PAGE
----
Coconut, musk, lavender, sea salt, fig, rose, nectarine, vanilla ... you get the idea! You can find deodorants in scads of scents.

And by the way, all three of our experts emphasized that fragrance is the one and only difference between "men's" and "women's" deodorants and antiperspirants (we use that language to reflect the companies' branding).

"The fragrances used in men's deodorants might be better at masking body odor, since men usually have a stronger odor," Dr. Graf says. "Nowadays, a lot of the newer deodorants are marketed as unisex and have fresh scents that everyone likes."

So don't let the gendered marketing thing complicate your choice. Just go with whatever product works for you, in whatever scent appeals.


Some people can have allergies to fragrances, and some fragrances can exacerbate rashes, like eczema, in some people. If you have skin or allergy sensitivity, it's a good idea do some spot-testing of a new scented deodorant before using it on your armpits, or simply choose a product without fragrance.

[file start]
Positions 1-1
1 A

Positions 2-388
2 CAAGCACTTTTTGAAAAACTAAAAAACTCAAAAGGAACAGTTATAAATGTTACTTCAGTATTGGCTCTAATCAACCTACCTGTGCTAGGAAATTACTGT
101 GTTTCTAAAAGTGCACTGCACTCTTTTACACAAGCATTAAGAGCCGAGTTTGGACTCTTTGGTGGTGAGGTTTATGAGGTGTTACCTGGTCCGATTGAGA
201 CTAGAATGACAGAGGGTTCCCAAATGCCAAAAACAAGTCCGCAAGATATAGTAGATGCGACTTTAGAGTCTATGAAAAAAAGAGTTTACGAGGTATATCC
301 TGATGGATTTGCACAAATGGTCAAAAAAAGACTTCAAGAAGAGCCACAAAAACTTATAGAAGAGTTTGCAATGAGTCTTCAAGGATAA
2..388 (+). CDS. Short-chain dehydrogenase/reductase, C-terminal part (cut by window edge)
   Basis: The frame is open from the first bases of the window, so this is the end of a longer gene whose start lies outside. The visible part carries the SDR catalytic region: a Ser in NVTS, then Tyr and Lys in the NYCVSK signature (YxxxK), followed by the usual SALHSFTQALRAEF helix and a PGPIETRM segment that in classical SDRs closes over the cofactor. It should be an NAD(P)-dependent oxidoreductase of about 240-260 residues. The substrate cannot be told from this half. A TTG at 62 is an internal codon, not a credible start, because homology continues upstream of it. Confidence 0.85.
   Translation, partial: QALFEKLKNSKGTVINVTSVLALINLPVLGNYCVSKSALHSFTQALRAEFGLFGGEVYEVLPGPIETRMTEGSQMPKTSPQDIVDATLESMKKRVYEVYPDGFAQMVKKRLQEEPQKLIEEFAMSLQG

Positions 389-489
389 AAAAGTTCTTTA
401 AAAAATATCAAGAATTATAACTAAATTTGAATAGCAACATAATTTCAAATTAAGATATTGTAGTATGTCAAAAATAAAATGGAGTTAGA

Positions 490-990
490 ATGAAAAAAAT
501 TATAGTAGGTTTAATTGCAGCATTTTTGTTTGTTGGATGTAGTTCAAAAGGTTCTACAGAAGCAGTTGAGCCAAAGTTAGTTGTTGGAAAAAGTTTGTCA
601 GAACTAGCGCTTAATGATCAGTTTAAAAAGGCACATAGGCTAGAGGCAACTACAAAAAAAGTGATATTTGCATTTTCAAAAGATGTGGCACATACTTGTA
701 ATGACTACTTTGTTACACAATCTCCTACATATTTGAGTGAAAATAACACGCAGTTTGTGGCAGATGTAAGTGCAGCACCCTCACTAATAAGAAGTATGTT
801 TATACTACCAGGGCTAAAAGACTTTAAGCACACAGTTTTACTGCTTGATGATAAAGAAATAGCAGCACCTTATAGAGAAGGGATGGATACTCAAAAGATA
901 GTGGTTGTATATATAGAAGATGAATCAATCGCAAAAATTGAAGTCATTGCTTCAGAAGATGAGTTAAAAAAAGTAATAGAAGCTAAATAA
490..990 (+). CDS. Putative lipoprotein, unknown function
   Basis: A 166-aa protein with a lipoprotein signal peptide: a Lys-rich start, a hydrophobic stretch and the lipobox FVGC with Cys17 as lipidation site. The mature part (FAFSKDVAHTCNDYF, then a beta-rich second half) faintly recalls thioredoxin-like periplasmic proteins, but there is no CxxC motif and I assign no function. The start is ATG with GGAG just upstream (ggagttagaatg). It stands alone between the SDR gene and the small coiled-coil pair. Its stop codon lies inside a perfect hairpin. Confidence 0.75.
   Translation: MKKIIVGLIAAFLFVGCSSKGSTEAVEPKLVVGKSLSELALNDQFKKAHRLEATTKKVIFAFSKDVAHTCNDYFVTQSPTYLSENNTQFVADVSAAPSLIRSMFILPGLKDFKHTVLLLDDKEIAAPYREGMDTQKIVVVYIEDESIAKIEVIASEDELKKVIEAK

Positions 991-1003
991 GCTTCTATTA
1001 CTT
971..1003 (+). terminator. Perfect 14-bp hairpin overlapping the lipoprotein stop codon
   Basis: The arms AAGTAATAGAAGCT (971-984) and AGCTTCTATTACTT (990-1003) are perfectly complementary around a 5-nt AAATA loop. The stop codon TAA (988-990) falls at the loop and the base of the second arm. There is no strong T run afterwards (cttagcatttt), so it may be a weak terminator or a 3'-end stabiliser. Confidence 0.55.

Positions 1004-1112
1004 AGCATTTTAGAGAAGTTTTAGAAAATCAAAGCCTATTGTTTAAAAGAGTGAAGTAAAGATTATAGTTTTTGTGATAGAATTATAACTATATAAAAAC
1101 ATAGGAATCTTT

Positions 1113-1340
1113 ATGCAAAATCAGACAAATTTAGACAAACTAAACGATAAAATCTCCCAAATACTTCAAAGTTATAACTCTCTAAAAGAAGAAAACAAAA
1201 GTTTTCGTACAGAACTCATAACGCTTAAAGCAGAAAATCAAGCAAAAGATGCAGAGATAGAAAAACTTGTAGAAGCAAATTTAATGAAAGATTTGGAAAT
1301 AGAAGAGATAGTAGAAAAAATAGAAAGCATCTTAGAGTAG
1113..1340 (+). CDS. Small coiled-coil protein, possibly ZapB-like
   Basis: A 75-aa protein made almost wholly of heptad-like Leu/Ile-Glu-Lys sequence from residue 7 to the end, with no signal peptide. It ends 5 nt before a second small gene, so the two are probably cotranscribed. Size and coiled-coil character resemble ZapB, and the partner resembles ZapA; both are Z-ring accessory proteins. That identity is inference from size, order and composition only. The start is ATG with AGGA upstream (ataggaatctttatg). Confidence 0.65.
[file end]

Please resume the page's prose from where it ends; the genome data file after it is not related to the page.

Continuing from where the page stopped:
4. Application Style

Deodorants and antiperspirants can be found as sticks, roll-ons, gels, sprays (both pump and aerosol), even crystals and creams you apply with your fingertips.

Solid sticks are by far the most popular, but the "best" form comes down to your personal preference (in other words, how you want to apply it.)




Is this an emergency? If you are experiencing serious medical symptoms, please see the National Library of Medicine’s list of signs you need emergency medical attention or call 911.